However, the truth is almost the exact opposite of what Willett says. There is no reason that an alternate block chain should compete with Bitcoin financially because there are all kinds of things that can be done with a block chain that do not compete with Bitcoin’s function as a currency. As it happens, nearly all block chains are currencies, which do compete with Bitcoin, but there is no reason that this is inherently necessary.
Furthermore all currencies, crypto or not, compete with Bitcoin. The fact that mastercoins do not have their own block chain is irrelevant. They still compete with bitcoins and will reduce the value of bitcoins to the extent that people choose to use mastercoins over bitcoins. Anyone who likes Bitcoin really shouldn’t want any new currencies to be created. As explained in a previous article of mine, the entire concept of an altcoin is fatally flawed. Because the value of a currency is caused by the network of people using it, a currency with a larger network should generally be seen as superior to one with a smaller network.
Escrow-Backed User Currencies
In addition to the mastercoin currency, Mastercoin allows anyone to create new currencies at will that also use the Mastercoin protocol. Anyone who registers a new Mastercoin currency essentially becomes that new currency’s issuer and can create as much as he wants. Although Willett suggests that these new currencies can serve other functions, this is impossible as long as Mastercoin cannot be a smart contract engine. Until Mastercoin has its own block chain, all of user currencies are just tokens.
The most intricate layering of absurdities in the Mastercoin specification can be found in the feature called “escrow-backed user funds”. These are funds managed by a program that trade mastercoins and a user currency so as to attempt to track a real-world commodity. A Bitcoin address can be registered as an escrow-backed user fund with a transaction that specifies parameters describing the behavior of the program managing it. For example, someone could create one called cryptogold that was designed to track the price of gold.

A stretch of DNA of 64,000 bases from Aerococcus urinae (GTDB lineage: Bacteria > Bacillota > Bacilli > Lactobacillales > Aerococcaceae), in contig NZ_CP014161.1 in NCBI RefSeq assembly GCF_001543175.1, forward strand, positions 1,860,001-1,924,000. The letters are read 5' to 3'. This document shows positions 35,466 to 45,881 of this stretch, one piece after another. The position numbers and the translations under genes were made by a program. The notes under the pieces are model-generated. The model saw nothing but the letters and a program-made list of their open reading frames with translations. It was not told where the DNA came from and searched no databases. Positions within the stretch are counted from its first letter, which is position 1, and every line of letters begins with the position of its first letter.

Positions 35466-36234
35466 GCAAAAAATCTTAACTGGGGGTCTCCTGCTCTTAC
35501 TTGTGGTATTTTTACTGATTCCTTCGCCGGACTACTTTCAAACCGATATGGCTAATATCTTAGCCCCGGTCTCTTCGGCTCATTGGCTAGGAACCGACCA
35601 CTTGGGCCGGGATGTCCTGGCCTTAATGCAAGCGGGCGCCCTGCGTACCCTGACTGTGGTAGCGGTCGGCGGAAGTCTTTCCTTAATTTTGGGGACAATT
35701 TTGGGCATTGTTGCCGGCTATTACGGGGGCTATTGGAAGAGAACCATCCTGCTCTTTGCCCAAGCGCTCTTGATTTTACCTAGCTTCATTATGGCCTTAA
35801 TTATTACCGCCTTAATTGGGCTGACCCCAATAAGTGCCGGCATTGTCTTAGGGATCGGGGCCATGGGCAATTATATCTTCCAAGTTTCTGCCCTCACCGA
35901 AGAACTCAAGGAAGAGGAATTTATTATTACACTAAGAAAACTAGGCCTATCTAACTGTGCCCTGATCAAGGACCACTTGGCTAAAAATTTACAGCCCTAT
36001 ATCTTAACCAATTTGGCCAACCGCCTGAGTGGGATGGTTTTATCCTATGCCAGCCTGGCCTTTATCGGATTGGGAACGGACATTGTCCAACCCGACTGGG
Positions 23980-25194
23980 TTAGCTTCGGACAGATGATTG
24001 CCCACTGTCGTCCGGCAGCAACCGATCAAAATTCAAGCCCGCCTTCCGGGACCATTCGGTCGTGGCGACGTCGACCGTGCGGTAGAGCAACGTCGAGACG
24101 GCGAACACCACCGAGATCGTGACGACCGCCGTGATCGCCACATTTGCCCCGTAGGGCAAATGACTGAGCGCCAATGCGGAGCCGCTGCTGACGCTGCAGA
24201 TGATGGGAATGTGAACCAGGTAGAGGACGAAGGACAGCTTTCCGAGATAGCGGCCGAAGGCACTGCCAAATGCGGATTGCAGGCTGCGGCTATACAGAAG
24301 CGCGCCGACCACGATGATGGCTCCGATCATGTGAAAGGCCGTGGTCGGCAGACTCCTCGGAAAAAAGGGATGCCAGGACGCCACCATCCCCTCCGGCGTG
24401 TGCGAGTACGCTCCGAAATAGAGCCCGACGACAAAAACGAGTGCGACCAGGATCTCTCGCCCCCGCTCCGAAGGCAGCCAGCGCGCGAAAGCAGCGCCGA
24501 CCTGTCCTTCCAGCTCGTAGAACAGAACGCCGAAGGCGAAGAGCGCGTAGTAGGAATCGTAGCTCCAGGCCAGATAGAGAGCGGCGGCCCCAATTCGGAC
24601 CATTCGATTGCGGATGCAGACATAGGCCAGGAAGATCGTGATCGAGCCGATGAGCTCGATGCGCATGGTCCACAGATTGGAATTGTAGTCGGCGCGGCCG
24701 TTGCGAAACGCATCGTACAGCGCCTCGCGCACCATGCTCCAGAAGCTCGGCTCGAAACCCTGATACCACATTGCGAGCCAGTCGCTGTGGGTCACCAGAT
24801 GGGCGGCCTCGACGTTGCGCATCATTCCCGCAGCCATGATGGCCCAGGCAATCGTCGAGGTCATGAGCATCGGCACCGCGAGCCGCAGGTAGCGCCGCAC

First off, in order to create cryptogold, Mastercoin has to rely on a block chain datastream to determine what the price is. Yet, as I previously argued, there is no reason to expect any data stream to be reliable and therefore no way to know what the price of gold is.
Furthermore, there is no reason to expect the escrow fund to behave according to any rules at all. There is no reason that the fund will even attempt to track the price of gold because, as I have repeatedly emphasized, Mastercoin can require nothing of its users.
Let us assume, however, that a given fund manager is trustworthy and he does allow his fund to run by a program that follows the rules advertised in its declaration. In this case the fund is still not trustworthy and still cannot be expected to track the price of gold.
An ounce of cryptogold is not real gold or a claim on real gold, or anything. It is a completely different commodity that rational actors will treat differently from the commodity that it is supposed to track. Fundamentally, the fund is a commodity that is traded for mastercoins by a computer program according to known rules. Any relation to gold is incidental because people will choose to buy and sell it based on how they believe that the computer program will act. They will not just naively watch the price of gold and assume that the escrow-backed user fund is pretty much the same thing.